Thornbury Health Centre, which is also known as the Foubister practice is one of two GP practices based on the same site. The site adjoins a local community hospital and GPs from the practice were responsible for overseeing some of their inpatient beds. The building was purpose built and designed to be fully accessible to patients with disabilities. Services were provided by six permanent GPs, a regular locum GP and a team of nurses, which included a nurse prescriber and a nurse practitioner. A practice manager oversaw the day-to-day running of practice activities. The practice was supported by an active patient forum.
Our inspection took place on Thursday 7 August 2014 and involved two inspectors and two specialist advisors. During our inspection we spoke with the GPs and nurses employed at the practice, the practice manager, the assistant practice manager and three members of administrative and reception staff. We spoke with three patients and received comment cards from a further six patients. We also spoke with the chairperson of the patient forum. Prior to the inspection we met with the South Gloucestershire Clinical Commissioning Group (CCG), the local Healthwatch for South Gloucestershire and NHS England. We also contacted healthcare professionals (health visitors and community nurses) who work closely with the practice. All the views expressed by patients and other healthcare professionals about the practice were very positive with a collective view that patients were at the centre of the practice’s service delivery.
We looked at how the practice met the needs of the six designated patient groups. These are: older patients, patients with long-term conditions, mothers, babies, children and young people, patients of working age and those recently retired, patients in vulnerable circumstances who may have poor access to primary care and patients experiencing a mental health problem.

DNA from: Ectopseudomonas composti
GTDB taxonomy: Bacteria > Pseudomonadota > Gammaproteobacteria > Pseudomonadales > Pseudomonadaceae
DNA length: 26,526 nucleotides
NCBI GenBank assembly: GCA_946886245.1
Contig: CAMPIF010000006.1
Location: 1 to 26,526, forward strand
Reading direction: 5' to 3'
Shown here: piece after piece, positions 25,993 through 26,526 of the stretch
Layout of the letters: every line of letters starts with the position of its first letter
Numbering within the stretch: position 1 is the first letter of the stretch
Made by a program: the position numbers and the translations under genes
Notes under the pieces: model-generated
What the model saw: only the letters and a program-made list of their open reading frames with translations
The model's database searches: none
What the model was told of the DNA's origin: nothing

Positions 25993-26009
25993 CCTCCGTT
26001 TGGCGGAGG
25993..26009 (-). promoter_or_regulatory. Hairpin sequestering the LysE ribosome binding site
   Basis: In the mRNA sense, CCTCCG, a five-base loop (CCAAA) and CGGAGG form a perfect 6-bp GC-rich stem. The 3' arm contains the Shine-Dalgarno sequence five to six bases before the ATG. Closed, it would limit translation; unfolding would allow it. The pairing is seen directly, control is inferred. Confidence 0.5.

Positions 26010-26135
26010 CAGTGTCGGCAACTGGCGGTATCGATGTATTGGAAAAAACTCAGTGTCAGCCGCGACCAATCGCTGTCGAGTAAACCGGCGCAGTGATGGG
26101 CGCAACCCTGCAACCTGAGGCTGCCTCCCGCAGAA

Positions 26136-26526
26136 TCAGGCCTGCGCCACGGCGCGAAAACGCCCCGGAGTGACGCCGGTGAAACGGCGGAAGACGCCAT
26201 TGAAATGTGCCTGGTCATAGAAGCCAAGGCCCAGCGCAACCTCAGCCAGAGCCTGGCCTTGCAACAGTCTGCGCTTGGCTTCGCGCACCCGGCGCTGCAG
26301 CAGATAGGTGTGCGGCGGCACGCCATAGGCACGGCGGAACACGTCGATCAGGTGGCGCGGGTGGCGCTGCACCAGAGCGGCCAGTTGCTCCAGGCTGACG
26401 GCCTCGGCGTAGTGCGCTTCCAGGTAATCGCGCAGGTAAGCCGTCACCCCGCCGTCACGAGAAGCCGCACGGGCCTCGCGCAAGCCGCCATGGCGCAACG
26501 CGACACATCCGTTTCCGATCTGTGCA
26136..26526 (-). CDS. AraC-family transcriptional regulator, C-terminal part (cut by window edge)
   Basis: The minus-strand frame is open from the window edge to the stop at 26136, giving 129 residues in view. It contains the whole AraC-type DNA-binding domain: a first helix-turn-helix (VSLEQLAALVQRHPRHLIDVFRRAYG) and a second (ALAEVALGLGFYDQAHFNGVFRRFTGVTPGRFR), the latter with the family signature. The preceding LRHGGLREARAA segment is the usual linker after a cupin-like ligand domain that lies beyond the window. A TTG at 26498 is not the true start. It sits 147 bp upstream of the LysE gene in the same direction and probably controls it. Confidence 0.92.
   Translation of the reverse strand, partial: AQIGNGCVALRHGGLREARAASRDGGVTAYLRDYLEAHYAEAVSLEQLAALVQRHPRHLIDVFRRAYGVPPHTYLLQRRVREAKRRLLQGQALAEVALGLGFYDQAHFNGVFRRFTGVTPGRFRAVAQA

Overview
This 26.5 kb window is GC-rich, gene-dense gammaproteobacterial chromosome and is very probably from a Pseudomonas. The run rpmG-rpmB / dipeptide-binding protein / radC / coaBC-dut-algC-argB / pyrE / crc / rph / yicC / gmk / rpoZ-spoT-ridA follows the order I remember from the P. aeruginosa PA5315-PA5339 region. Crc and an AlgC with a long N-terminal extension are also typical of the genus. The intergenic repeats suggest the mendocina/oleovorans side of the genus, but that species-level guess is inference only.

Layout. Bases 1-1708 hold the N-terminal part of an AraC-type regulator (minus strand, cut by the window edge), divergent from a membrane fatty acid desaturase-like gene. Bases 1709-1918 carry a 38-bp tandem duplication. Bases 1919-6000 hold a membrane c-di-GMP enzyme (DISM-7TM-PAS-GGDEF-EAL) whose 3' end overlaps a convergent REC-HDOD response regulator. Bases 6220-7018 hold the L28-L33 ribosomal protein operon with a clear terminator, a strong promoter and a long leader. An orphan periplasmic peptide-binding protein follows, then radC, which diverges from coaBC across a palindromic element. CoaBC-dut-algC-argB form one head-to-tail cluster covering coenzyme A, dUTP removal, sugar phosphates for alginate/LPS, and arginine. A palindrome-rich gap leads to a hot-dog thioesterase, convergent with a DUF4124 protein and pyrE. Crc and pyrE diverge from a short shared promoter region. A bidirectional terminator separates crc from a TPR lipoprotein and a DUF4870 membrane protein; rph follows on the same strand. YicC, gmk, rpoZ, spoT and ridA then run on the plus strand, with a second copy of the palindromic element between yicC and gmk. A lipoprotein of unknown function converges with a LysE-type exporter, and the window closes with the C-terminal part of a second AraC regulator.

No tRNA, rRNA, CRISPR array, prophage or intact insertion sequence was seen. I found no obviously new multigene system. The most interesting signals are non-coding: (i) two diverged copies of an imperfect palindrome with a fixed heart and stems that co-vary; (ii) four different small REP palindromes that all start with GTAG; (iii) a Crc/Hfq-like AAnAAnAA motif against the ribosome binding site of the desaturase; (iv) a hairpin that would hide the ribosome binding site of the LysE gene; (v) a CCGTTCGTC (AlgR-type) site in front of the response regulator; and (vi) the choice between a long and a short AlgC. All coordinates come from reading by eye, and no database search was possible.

We found the practice had specific provision for long-term health conditions such as clinics for patients living with diabetes, which met this need across the patient groups. We also found the practice had specific clinics for patient groups such as immunisation for meningococcal C meningitis (Men C) and septicaemia for younger adults to protect them against meningitis. The practice was aware of the needs of their practice population and had taken steps to improve or make the services more accessible for their patients. For example, the appointment system was changed in 2013 so patients were able to access same day appointments for urgent care.
Please note that when referring to information throughout this report, for example any reference to the Quality and Outcomes Framework data, this relates to the most recent information available to CQC at that time.